If an AI technology’s database is breached, it could be easy for cybercriminals to uncover not only where someone lives and their bank accounts, but also what medical conditions they may have, where they go to the doctor, what prescriptions they have, the names and date of births for all their children, plus a lot more. Someone’s entire life data could be stolen and used to fraudulently open bank accounts, change their W-2s and have a refund set to an offshore account and let them deal with the IRS, or cancel lifesaving prescriptions for anyone in their family. Other AI tools could be employed by hackers to identify what credit cards have minimal background checks. All data processed by an AI tool needs to be housed somewhere, and when relying on a third-party provider, data can be more vulnerable to breaches or attacks.

Ensuring Technology is Up-to-Date

Typically, systems and software require periodic updates to ensure they are bug-free, introduce new features, and reinforce security measures. If any technology becomes outdated, it can pose security threats and other challenges. With AI, this could mean detrimental inaccuracies.

For example, think of a police department’s speed radar detector. If an officer issued a speeding ticket and the recipient fought the ticket in court, demanding proof of the radar’s recent calibration, the judge could throw out the ticket if the police department failed to calibrate the machine recently. An all-to-common scenario faced by police departments across the country, departments reassessed their policies around calibration.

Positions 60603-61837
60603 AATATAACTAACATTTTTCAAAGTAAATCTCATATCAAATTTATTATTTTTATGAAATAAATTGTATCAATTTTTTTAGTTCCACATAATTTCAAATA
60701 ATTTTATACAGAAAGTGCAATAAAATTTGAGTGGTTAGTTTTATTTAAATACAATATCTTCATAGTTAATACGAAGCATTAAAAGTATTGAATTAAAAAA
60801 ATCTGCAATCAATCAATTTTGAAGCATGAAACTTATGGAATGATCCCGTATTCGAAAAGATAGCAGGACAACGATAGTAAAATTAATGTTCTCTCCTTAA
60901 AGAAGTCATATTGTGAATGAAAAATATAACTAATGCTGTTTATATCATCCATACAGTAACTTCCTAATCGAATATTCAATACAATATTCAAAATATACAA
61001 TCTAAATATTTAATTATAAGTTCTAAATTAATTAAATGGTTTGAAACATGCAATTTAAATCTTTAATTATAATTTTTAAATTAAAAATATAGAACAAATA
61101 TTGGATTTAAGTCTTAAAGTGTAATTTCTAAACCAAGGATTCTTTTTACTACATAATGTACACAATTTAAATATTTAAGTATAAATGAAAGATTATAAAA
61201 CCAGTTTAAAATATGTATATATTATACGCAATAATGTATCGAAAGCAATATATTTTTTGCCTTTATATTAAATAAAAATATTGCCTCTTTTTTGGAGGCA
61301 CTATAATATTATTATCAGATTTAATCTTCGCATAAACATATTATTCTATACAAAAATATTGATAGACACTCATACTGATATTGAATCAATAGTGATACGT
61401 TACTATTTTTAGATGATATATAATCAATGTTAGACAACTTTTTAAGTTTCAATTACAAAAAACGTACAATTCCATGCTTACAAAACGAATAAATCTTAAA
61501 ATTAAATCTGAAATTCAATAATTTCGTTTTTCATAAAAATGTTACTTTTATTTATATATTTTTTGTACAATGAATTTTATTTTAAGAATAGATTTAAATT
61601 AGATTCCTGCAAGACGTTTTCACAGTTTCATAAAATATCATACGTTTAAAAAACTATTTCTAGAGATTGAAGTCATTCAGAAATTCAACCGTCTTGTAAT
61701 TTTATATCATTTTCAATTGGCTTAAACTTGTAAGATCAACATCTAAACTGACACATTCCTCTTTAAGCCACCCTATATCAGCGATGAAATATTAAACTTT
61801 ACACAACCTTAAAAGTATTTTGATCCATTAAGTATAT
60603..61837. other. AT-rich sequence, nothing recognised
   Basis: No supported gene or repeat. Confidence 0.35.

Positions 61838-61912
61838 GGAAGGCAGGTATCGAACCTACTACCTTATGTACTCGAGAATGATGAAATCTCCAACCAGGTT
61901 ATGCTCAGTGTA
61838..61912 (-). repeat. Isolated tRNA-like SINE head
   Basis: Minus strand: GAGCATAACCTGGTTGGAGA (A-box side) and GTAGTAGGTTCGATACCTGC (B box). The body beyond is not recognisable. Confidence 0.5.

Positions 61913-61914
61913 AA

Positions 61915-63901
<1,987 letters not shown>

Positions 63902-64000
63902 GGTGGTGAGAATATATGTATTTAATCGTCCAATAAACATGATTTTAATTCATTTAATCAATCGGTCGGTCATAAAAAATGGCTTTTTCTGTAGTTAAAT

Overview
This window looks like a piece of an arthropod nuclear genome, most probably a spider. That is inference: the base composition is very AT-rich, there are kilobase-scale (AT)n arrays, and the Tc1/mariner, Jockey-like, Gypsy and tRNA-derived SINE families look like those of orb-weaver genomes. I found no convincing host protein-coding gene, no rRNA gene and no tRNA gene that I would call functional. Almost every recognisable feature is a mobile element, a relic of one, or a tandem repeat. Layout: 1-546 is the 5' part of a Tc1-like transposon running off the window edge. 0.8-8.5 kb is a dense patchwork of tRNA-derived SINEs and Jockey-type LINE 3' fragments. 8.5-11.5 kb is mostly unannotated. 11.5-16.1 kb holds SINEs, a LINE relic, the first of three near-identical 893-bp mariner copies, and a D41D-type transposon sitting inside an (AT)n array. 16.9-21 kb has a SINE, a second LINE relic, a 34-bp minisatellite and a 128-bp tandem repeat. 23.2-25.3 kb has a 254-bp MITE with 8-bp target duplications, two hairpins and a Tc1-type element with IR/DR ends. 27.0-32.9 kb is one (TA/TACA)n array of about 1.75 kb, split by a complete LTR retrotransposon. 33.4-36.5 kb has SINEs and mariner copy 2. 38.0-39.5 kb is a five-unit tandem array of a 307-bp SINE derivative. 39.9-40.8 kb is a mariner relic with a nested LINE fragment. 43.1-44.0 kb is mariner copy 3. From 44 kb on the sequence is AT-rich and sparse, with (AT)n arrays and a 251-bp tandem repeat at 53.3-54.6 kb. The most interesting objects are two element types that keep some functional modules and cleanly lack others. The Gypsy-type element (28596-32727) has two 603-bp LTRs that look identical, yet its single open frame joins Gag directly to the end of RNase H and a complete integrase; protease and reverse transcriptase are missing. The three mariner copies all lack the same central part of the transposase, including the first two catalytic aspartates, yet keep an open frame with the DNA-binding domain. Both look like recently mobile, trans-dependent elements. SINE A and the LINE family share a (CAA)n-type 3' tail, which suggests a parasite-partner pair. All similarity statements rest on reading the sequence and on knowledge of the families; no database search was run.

We could see parallel scenarios within the HR department arise as the use of AI technologies continues to proliferate. If the Department of Labor were to bring in the hypothetical AI discussed earlier to assess a company for violations such as discriminatory hiring practices or inaccurate wages per hour, the company may also seek to fight back if it believes the AI assessment is inaccurate. This highlights that if a company is looking to use AI, it should have a well-defined plan as to who is responsible for ensuring that the technology is up-to-date and when.

How Should HR Departments Respond?

Rather than just assuming it’s a bad idea, AI tools should be carefully researched to understand the advantages and disadvantages before implementation. Fundamentally, AI is no different than any other transformative technology. The difference between successful and unsuccessful implementation is how the technology is leveraged. HR departments should seek to partner with an HR outsourcing company, like Corban OneSource, that is truly embracing AI. For example, if an AI platform emerges that understands every jurisdiction’s employment and tax law compliance requirements, HR departments will still need someone who can deploy the changes necessary to get and stay compliant. A good HRO will keep its finger on the pulse of these new technological developments, so it can be a trusted partner for companies looking to implement the newest technology to proactively address their compliance needs.

For many people, a major concern around AI is the potential to eliminate jobs. While it does have the potential to streamline processes for recruitment or talent acquisition, humans will be a necessary component. Humans will be needed to deploy the technology and ensure it is up-to-date and meets the needs of the company. With AI, compliance is likely to get much more complex, so having the right team of humans to interpret and understand new compliance measures will be essential for success as well.

AI is a complex and continually evolving subject that needs to be carefully watched to be understood. As with many great technologies, there are many positive attributes that create new efficiencies. While it isn’t a bad idea, AI must be strategically and carefully evaluated to understand where the technology fits within the HR department.

Fortunately, relying on an HRO like Corban OneSource can make the process easier for companies that have between 75 and 6,000 employees. Our US-based team will work with you to ensure you have the right AI tools to support HR processes while also remaining compliant with all applicable regulations and protecting sensitive data. Contact us today to explore how we can help you implement the latest AI technology while remaining compliant and securing your data appropriately.